Home Messages Index
[Date Prev][Date Next][Thread Prev][Thread Next]
Author IndexDate IndexThread Index

Re: Microsoft's secret deals on open source

Hash: SHA1

____/ nessuno@xxxxxxxxxxxxxxxxxxx on Sunday 08 February 2009 22:09 : \____

> <Quote>
> It's a familiar story. Microsoft does a secret deal with a company
> over patent licences. Almost no details are provided about which
> patents, how much money has changed hands, or why, except for one
> vaguely worded press release that talks about how such secret deals
> benefit the customer through openness and innovation.
> This time, the lucky donor of cash for secrets is Brother, which will
> now be allowed to use Microsoft patents to make printers. As Microsoft
> doesn't make printers – indeed, doesn't even make printer drivers – it
> is an interesting exercise to try and guess what's actually happened.
> It's fruitless to ask either of the companies – and we did try. In
> cases like this, as in the best gangster movies, nobody ain't sayin'
> nothin'.
> Patents, you might remember, are designed to encourage innovation by
> the disclosure of information: when a $1.8bn company pays a $230bn
> company a secret amount for secret rights to a secret list of patents
> – something else is going on than the open promotion of innovation and
> "a healthy and vibrant IT ecosystem."
> In this case, as so often, it involves Linux. Brother uses Linux in
> some of its printers. Microsoft claims that Linux infringes its
> patents. It won't say in public which ones, and it doesn't attempt to
> press such claims against companies – such as IBM – who would want to
> fight back and not care about the cost (Ask SCO how that business with
> AIX went). It doesn't go after people who have little to lose and
> plenty to gain by fighting back, such as individual high-profile
> developers or small open-source teams. And it has never gone to court
> on this matter.
> Instead, it sends in the lads to mid-sized companies who would really
> suffer from a long court case, and who care about that lovely legal
> fact of intellectual property life: paying off a determined litigant
> is often cheaper than winning. A look at the list of people with whom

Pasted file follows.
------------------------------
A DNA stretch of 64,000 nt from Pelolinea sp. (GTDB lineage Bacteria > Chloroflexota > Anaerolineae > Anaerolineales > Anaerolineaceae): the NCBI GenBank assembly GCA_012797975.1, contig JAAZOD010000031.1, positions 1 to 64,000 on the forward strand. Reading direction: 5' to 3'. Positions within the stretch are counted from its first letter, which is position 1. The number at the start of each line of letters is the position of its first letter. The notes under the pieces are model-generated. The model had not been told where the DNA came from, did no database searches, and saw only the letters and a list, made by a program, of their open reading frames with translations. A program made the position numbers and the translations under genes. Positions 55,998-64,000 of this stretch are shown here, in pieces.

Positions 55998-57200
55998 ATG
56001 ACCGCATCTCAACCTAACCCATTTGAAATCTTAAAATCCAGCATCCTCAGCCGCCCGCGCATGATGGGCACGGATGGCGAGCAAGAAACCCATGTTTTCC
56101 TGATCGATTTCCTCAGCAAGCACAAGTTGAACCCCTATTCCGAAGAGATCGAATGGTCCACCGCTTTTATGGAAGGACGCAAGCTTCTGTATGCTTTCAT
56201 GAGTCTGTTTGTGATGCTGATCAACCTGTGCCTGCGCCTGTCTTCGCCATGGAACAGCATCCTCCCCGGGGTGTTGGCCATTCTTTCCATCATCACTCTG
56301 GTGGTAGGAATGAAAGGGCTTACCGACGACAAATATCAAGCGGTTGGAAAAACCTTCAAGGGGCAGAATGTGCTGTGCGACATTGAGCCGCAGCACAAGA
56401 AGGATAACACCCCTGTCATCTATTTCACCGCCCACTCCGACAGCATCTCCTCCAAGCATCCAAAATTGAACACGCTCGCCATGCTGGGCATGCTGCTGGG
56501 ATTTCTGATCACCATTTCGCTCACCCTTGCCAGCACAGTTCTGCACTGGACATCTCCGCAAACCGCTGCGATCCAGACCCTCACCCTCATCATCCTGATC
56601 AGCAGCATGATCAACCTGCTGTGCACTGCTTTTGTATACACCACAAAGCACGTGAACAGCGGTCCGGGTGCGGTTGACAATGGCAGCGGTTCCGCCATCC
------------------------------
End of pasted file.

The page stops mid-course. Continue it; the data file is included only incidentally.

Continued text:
> deals have been done, and from whom cash has been extracted,
> underlines Microsoft's approach: Novell, for example (market cap:
> $1.25bn) and Nikon ($4.2bn) both paid Microsoft. Kyocera ($12bn) has a
> deal with no mention of payment. Samsung ($100bn) may be on equal
> terms. Microsoft says that it did a 'similar' deal with HP ($85bn),
> but uniquely, no details whatsoever have been published.
> ...Microsoft's trick of gaining revenue from licensing open-source
> software behind closed doors will smell more and more like extortion.
> As the economy sours and curdles, the values of trust and
> accountability will prove to be worth far more than a handful of
> dollars in secret taxation raised on other people's software.
> </Quote>
> http://news.zdnet.co.uk/leader/0,1000002982,39612309,00.htm

This confirms that Microsoft can't make money from s/w for much longer.

"Intellectual property is the next software."

                    --Nathan Myhrvold, Microsoft patent troll

- -- 
                ~~ Best of wishes

Roy S. Schestowitz      |    Proprietary cripples communication
http://Schestowitz.com  |     GNU/Linux     |     PGP-Key: 0x74572E8E
Mem:   2075800k total,  1660792k used,   415008k free,    12460k buffers
      http://iuron.com - next generation of search paradigms
Version: GnuPG v1.4.9 (GNU/Linux)


[Date Prev][Date Next][Thread Prev][Thread Next]
Author IndexDate IndexThread Index